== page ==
Page had left England, aged 16, following a motorcycle accident in which he lost seven pints of blood and 'basically flipped my mind'. The accident, he says, 'was a life-changing experience which set me on the rocky road to virtual self-destruction'. He bummed around the world for a while, then arrived in Vientiane, Laos, in 1964, where a chance encounter with a UPI photographer led to him taking over the reins for six weeks.
Page started as he meant to go on: riding his motorbike through war-torn Vientiane, across the border - and constant gunfire - into Thailand to deliver his first consignment of film. The risk (the first of many) paid off: the photographs were sold to Life magazine who then asked him to go to Vietnam. Four hellish years later he'd been injured five times and twice declared dead on arrival at hospital.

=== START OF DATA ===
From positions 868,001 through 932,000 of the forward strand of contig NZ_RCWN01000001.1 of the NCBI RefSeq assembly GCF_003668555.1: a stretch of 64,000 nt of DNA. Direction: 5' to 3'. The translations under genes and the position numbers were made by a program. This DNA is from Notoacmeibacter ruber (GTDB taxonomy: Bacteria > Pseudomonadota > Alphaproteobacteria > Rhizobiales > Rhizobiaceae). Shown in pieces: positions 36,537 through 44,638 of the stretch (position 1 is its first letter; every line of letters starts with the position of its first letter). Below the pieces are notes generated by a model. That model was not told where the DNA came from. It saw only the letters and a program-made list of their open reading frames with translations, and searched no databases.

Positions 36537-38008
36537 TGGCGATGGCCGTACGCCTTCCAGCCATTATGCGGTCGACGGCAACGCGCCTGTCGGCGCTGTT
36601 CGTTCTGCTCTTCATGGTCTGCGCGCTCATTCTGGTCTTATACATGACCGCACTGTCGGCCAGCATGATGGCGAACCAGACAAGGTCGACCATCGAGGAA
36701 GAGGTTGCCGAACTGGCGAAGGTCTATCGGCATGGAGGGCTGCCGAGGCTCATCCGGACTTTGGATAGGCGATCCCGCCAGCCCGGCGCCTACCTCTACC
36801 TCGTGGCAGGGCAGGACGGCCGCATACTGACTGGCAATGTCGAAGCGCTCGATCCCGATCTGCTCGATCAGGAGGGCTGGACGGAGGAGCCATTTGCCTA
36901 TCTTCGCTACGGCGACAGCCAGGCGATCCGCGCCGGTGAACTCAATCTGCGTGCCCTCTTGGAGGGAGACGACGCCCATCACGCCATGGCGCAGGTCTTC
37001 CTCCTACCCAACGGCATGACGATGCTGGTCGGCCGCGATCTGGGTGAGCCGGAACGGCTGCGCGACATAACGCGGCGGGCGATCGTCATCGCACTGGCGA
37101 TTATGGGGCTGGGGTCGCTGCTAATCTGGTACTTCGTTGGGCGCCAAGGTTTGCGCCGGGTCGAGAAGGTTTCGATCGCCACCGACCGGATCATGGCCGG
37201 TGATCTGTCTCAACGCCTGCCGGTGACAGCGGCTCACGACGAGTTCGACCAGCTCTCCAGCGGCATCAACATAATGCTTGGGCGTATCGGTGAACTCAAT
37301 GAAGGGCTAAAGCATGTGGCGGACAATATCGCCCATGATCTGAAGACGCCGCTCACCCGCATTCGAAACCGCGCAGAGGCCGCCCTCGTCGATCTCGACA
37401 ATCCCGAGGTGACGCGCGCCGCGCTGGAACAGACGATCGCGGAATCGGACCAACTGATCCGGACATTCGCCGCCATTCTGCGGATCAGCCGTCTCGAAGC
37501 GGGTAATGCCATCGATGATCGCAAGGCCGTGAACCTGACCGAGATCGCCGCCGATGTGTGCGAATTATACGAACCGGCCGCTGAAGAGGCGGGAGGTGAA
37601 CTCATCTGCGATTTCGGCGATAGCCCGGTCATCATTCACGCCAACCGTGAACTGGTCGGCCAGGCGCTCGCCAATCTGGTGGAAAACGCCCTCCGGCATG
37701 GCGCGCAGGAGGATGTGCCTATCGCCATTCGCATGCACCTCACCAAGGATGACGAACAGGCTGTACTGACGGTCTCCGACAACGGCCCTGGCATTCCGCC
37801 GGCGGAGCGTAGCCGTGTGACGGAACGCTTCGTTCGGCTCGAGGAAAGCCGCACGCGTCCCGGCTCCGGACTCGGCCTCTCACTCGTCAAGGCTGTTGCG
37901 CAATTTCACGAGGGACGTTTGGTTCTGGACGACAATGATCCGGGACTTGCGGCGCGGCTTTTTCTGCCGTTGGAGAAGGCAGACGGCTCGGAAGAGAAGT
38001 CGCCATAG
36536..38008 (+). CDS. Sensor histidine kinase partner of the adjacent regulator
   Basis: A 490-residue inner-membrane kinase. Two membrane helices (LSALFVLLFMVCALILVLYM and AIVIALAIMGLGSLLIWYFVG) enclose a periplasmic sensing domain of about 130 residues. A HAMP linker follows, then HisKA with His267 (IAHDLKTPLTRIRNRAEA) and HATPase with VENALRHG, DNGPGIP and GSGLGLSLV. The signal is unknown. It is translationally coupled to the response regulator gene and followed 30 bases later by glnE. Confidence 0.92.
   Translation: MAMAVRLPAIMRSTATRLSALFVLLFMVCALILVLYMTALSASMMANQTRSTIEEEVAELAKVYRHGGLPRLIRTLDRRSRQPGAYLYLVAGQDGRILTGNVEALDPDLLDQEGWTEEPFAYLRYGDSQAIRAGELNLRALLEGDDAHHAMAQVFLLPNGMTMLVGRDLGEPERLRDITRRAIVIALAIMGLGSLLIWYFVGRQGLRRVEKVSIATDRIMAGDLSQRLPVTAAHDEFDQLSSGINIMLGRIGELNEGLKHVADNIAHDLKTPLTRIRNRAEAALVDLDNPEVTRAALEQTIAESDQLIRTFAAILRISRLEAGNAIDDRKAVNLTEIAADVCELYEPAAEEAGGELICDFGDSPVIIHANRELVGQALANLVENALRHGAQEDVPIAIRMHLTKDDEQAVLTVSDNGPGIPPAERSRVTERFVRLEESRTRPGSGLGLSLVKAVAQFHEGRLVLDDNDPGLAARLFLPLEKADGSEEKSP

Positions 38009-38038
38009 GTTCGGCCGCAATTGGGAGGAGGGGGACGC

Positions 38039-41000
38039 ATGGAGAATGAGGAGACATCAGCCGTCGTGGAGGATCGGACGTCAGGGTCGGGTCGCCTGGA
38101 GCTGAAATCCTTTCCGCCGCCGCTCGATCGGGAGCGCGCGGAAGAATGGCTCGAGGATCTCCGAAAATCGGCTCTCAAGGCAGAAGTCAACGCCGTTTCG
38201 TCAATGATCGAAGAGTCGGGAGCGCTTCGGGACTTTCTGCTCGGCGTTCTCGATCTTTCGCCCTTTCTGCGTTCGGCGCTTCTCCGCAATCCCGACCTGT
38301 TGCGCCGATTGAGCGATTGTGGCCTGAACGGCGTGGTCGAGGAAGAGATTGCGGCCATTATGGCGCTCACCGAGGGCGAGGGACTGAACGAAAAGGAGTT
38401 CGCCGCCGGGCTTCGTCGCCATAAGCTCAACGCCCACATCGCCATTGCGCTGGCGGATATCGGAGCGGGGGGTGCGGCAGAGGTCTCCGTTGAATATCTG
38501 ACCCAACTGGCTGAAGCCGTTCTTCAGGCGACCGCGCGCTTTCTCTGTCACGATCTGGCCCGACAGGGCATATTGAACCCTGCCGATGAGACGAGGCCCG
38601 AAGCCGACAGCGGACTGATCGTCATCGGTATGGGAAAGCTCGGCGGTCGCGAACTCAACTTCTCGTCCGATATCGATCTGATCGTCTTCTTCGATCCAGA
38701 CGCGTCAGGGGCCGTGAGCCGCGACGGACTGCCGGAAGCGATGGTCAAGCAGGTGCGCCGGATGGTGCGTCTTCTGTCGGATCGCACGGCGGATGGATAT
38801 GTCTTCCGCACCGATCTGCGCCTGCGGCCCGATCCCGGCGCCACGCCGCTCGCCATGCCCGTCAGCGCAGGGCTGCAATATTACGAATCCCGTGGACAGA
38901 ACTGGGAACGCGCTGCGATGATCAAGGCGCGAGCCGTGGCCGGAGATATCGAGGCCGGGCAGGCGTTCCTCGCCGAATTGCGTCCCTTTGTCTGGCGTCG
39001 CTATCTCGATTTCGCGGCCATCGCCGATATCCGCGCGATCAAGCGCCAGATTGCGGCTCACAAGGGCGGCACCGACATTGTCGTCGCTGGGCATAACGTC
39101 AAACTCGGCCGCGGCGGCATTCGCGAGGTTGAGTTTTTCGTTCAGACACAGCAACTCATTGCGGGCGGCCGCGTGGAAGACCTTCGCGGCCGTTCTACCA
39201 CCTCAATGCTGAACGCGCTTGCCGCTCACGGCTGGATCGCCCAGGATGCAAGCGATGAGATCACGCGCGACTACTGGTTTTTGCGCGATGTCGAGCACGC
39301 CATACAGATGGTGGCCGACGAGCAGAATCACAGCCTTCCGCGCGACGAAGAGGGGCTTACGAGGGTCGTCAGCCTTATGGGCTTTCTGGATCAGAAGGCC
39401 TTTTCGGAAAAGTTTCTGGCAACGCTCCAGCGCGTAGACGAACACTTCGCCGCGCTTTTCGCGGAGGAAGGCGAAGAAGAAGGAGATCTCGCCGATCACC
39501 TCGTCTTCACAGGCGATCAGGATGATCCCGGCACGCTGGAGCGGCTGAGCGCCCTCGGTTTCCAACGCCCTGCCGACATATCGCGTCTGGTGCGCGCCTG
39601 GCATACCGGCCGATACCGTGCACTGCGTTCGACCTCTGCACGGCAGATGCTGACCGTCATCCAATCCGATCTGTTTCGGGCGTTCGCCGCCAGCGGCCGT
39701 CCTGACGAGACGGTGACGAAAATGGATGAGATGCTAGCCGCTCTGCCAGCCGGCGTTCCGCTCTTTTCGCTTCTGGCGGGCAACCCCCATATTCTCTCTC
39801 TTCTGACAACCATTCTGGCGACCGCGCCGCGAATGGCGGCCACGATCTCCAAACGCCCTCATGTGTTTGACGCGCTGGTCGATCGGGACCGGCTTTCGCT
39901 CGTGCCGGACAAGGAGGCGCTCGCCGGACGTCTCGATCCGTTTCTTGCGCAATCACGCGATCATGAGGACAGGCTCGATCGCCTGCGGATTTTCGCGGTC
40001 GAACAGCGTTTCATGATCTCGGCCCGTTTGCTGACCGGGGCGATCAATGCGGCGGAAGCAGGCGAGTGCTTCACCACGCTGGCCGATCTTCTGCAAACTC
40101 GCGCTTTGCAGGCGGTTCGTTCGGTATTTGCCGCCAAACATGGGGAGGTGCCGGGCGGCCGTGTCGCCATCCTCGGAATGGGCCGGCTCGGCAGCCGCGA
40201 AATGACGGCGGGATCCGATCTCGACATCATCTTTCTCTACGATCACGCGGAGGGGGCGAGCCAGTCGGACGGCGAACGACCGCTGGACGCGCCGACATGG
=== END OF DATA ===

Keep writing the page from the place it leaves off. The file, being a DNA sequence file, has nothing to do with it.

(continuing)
He's philosophical now: 'War is hell,' he says, 'it's the biggest surf you can ride and once you're up there, you can't get off.' Nowadays he photographs the beauty of Vietnam, and he's just back from Cambodia - 'looking for the rarest cow in the planet. Didn't find it though.' Still crazy after all these years.
Tim Page will talk about his Vietnam photographs, with slides, 8pm tonight, in the Great Hall, Catford Arts Festival, St Dunstan's College, Stanstead Rd, Catford SE6 (081-690 1274)
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